What’s Next for Graph Expo?
Graph Expo’s first visit to Orlando can be considered a qualified success, in part based on the low expectations that most exhibitors had for the show. It followed drupa, and a drupa year will always be a challenge for Graph Expo. What the future holds for this venerable show is up for discussion.
Let’s first consider attendance in Orlando. Thayer Long, the Graphic Arts Show Company (GASC) president, said in a WhatTheyThink interview that the number of visitors (including booth staff) exceeded 13,000. This is down significantly from Graph Expo 15 in Chicago, but is more or less in line with a reduced show that had at least 30% less exhibit space than in 2015.
Another factor is cost. Chicago is a great city, but it is expensive for exhibitors not just for the hall space but for the related costs including booth set up and extras (for example, food and drink at a press conference or reception) as well as downtown hotels, restaurants, and taxis. Orlando, though hot and steamy, provided a lower cost experience in many ways while also offering a range of restaurant and entertainment options.
Ultimately it is about the quantity AND quality of audience. Going into the show I thought that the organizers would be delighted to get 15,000 attendees, but 13,000 is not too shabby all things considered. Exhibitors’ reports of seeing new leads that previously might not have trekked to Chicago were encouraging, though the crowds I saw seemed mainly concentrated in the big booths up front. Smaller exhibitors may not have gotten nearly the traffic they had hoped for.
All in all, 13,000 seems like an acceptable result. However, in comparison to SGIA (only the week previous in Las Vegas), Graph Expo’s size and buzz felt like a letdown. So, the big question facing the show’s organizers is “What’s Next?”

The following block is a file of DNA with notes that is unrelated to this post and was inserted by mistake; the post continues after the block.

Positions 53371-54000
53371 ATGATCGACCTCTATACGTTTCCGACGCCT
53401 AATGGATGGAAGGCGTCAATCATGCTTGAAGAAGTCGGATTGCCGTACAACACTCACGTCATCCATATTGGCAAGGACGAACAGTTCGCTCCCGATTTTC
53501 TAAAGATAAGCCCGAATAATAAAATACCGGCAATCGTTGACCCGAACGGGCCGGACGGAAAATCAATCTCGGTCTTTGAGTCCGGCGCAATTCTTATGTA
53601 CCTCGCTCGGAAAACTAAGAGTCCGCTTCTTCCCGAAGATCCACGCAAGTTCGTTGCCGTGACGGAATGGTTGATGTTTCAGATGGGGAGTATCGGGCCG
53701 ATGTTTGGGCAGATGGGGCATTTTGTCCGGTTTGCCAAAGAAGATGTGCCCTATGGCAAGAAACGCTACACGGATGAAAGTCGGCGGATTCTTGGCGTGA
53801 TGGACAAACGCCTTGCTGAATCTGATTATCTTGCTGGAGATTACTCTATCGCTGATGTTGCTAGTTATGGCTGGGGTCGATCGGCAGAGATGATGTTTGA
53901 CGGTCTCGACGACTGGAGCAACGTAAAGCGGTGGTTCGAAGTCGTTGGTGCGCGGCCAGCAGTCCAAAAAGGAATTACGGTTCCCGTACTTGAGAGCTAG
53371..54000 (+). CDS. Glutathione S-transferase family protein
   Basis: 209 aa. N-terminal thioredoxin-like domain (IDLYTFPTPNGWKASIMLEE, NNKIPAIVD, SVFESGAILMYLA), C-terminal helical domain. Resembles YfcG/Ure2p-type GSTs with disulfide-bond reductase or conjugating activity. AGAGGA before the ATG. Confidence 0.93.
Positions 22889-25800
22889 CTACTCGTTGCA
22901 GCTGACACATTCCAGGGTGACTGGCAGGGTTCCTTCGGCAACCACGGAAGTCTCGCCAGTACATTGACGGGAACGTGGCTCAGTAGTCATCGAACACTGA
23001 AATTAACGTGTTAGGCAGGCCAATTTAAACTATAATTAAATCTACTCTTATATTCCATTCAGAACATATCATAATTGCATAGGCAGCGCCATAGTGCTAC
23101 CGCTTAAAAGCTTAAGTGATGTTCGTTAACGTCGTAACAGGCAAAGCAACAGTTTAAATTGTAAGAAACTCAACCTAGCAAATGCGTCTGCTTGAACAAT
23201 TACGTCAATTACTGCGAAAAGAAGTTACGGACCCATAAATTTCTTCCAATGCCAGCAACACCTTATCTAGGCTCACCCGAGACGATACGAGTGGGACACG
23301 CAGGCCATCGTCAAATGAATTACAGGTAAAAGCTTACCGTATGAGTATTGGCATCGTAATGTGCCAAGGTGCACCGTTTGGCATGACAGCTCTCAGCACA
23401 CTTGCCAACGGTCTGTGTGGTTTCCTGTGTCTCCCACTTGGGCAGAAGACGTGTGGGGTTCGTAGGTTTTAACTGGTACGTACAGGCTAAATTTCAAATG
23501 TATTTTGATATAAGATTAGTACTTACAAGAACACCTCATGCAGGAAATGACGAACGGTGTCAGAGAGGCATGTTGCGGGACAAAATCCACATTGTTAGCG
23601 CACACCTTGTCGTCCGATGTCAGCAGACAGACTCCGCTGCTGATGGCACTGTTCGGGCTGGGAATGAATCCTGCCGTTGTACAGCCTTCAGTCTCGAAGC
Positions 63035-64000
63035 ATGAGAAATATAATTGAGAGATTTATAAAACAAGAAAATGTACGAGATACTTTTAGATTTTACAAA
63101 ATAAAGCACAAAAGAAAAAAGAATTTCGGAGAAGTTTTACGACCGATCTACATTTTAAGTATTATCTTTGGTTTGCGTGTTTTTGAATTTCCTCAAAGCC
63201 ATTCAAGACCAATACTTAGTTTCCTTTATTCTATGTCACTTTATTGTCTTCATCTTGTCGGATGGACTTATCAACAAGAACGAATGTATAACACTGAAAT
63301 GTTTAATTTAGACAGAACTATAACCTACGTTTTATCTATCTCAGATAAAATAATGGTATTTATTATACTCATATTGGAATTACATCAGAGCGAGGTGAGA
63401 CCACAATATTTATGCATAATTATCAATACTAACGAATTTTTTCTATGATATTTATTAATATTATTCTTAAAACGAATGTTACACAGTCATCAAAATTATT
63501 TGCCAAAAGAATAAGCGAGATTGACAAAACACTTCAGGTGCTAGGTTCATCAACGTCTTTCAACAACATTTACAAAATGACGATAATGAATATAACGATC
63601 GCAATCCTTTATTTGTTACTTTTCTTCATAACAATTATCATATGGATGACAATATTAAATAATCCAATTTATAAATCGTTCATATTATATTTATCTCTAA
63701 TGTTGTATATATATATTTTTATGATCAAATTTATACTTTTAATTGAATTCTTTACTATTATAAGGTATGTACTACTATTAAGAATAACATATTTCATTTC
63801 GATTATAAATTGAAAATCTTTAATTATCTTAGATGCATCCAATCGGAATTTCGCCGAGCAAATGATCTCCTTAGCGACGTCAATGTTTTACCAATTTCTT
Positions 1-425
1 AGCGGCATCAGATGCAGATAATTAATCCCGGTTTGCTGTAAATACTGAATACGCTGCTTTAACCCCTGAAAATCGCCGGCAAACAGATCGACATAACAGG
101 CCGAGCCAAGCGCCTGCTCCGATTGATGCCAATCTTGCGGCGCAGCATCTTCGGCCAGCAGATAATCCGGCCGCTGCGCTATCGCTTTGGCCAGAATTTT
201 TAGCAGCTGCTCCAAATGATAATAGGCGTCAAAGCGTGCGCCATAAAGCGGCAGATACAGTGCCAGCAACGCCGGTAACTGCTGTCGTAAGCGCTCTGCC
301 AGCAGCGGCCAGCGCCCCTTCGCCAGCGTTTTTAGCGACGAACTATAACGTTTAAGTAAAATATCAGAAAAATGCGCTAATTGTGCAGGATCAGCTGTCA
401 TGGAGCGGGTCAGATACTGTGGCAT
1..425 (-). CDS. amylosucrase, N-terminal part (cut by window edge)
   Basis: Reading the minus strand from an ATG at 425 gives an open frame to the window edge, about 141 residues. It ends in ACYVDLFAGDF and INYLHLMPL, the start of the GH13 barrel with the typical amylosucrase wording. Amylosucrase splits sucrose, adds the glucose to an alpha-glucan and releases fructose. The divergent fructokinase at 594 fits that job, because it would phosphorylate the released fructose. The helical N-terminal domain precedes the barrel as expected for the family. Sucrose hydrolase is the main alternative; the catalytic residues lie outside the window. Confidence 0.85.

For the next three years the dates and location are set. Chicago will be the site for Print 2017 (Sept. 10-14) and Graph Expo 2018 (Sept. 30-Oct. 3). The show organizers plan to bring Graph back to Orlando in 2019 (Sept. 22-25), and will likely cite the 2016 performance to support the return.
Looking further out, 2020 will be another drupa year and likely create big pressure on the vendors, as well as the GASC. With digital printing expanding well beyond general commercial printing, many Graph Expo exhibitors are also taking space at other shows to reach their target audiences. Canon, EFI, Epson, HP, and others now regularly exhibit at one or more other shows that occur around the same time as Graph including SGIA, Label Expo, and Pack Expo. Trade show budgets aren’t necessarily increasing, but instead they are being shifted and stretched in many cases. Attendance at these shows have been growing or holding steady.
After that, what comes next? I believe that short of a radical rethinking of the show (see more on this below) that varying the show location makes the most sense. A West Coast swing to Las Vegas or Anaheim in 2020 could fit nicely in a rotation with other cities. A regular return to Chicago clearly is appealing (as long as reasonable dates can be secured — overlapping with the Jewish high holidays in 2015 was not a good solution). Orlando could become a regular stop but New York (very expensive) or Philadelphia could be attractive East Coast venues as well. Even Miami could be an option since it would be a more attractive draw from South and Latin America. Such a move would encroach into territory traditionally held by Graphics of the Americas, but it may be inevitable.
Becoming a traveling show assumes that the event’s organizers are content with the continued downsizing. Are there other potential options? Certainly there are, but they would require some adjustments that may not be possible given the ownership, economic factors, and logistical constraints of the various shows. Some possibilities include:
- Merge/acquire another show — ISA or SGIA would be logical matches, but could a deal be struck?
- Alternate years between the U.S. and Europe — The model followed by LabelExpo could conceivably provide a fit for Graph Expo although this would depend heavily on a European partnership (IPEX?)
- Move to an every-other-year schedule — This would be a relief to exhibitors but would probably not be a desirable choice for the show’s organizers.
In the end, I believe that rotating locations in the U.S. is the most likely option, though it is certainly not the most imaginative one. The simple fact facing GASC is that consolidation in the graphic arts market and the expansion of production digital print into adjacent applications has resulted in fewer traditional attendees and more overlapping events. This trend is unlikely to change soon and could best be resolved by mergers of existing shows.
The next few months will be very interesting ones as exhibitors assess the results of Graph Expo 16 and consider how their marketing dollars are most effectively allocated in the coming years. To be seen is whether show organizers look at this opportunity creatively or instead fall back to more conservative strategies.